Prayer is Enigmatic
Prayer is enigmatic. We saw an example of this last week in Ruth 3. In this chapter, God uses people to answer to their own prayer requests. We saw this with Naomi and Boaz. Naomi asks God to provide “rest” for Ruth (Ruth 1:9); God uses Naomi to provide “rest” for Ruth (Ruth 3:1). Boaz speaks of God “spreading his wings” over Ruth (Ruth 2:12); God “spreads his wings” over Ruth by means of Boaz (Ruth 3:9).
Another example of the mystery of prayer (this time from outside of the biblical text) goes like this. Let’s say you’re running late to work. As you drive, you see a traffic light ahead. You subsequently think, “God, give me a green light.” The motive behind the prayer is to arrive at work on time. That motive, however, is not verbalized. Now let’s say the light turns red. Bummer. “God didn’t answer my prayer,” you think. Nevertheless, somehow, you arrive at work on time.
In this situation, God did not answer your specific prayer request—getting a green light. However, he did answer the unspoken motive behind the prayer request—arriving to work on time. How are we to interpret such situations?
God sometimes answers the motive behind a prayer request and not the explicit request. I take this to be an implication of Rom 8:26–27. In this passage, Paul connects our lack of knowledge in prayer with the truth that the Spirit prays for us, according to the will of God, with inexpressible groanings. Often when we pray, we don’t know what to say. The Spirit does, though.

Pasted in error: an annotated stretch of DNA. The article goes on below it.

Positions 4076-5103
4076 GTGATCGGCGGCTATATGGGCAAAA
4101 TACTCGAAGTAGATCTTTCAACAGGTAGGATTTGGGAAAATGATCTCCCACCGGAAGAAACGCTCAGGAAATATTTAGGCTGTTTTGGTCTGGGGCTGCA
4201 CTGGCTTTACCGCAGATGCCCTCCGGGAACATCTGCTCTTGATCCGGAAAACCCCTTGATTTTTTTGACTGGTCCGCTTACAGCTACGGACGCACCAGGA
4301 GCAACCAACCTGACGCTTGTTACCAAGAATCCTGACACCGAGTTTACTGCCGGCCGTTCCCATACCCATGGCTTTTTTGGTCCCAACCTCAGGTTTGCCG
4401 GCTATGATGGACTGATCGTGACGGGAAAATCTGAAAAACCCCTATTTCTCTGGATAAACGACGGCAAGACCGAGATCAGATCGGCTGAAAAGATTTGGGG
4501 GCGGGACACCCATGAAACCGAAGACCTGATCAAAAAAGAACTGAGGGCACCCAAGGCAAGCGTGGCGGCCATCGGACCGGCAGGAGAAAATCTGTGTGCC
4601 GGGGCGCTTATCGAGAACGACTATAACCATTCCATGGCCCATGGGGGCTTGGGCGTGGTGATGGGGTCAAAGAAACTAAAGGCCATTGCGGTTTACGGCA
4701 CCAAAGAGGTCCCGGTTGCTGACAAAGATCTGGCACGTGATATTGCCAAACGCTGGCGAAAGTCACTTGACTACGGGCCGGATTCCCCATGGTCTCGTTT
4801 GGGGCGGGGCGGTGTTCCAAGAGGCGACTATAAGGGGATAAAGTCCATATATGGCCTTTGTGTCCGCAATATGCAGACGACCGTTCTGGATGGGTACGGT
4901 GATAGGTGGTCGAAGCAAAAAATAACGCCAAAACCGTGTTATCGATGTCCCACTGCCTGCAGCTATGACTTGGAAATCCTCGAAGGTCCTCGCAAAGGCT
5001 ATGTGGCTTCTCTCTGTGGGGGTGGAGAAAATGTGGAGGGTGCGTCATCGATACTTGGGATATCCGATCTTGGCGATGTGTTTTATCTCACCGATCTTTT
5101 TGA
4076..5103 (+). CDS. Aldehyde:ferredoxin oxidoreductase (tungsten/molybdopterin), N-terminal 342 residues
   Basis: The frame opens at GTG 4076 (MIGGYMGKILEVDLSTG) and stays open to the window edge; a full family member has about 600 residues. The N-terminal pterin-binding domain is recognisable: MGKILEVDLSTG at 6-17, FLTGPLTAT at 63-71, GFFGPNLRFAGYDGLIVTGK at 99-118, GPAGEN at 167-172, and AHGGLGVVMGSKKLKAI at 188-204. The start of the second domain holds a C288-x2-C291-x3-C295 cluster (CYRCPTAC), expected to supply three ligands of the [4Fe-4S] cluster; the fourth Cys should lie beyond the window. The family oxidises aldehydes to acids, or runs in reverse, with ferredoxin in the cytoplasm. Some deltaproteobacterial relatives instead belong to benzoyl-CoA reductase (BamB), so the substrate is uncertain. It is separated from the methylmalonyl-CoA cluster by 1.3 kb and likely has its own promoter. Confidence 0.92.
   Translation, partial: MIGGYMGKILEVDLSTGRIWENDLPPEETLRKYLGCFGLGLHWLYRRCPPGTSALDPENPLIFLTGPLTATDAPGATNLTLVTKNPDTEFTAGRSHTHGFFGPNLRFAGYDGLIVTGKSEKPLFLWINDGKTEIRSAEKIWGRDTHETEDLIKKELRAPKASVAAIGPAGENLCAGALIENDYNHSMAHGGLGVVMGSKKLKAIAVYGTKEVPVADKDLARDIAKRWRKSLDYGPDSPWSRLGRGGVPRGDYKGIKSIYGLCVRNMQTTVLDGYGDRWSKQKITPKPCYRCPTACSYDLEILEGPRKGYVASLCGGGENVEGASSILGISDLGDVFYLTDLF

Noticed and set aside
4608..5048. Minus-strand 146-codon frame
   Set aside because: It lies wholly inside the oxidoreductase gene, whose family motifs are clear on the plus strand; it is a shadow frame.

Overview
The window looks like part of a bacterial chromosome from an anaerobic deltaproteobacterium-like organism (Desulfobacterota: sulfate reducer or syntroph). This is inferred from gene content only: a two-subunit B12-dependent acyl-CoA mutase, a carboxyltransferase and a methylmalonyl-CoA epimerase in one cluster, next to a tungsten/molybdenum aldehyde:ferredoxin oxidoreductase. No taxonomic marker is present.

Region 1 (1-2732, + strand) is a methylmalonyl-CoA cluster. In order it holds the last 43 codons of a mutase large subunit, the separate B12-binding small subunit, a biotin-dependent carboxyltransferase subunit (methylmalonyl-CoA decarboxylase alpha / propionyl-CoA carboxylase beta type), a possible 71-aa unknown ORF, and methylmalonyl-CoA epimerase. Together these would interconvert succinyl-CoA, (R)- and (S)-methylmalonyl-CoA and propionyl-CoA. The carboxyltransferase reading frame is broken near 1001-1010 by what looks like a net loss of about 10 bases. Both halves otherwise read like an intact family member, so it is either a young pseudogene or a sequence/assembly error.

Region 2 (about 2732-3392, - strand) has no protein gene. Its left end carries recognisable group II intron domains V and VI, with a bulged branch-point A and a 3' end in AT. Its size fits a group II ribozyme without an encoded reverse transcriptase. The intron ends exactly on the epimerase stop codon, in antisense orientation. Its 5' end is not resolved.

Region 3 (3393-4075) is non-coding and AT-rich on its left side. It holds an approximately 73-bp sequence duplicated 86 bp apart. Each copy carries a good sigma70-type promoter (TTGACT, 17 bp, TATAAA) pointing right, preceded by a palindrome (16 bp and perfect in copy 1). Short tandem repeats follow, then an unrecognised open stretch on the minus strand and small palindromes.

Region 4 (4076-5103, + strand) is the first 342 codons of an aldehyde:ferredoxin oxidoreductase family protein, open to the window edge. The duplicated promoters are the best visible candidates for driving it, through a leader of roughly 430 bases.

I might pray, “God, give me a green light.” This prayer seems best to me in the moment, but I still don’t know if this is the right prayer. For some reason, this request is not God’s will and he thus says “no” to it. Nevertheless, in his infinite providence, he says “yes” to my unspoken request to arrive to work on time. Based upon Rom 8:26–27, I interpret this unexpressed motive as the inexpressible prayer of the Spirit. Through my ignorant prayer, the Spirit correctly prayed according to the will of God.
God is amazing. His judgments are “unsearchable.” His providence is “inscrutable.” (Rom 11:33). We do not know how God will work through our prayers. The possibilities are infinite. We are not called to fully understand but to persist in prayer. Continue to pray, knowing that God responds to prayer as he sees fit.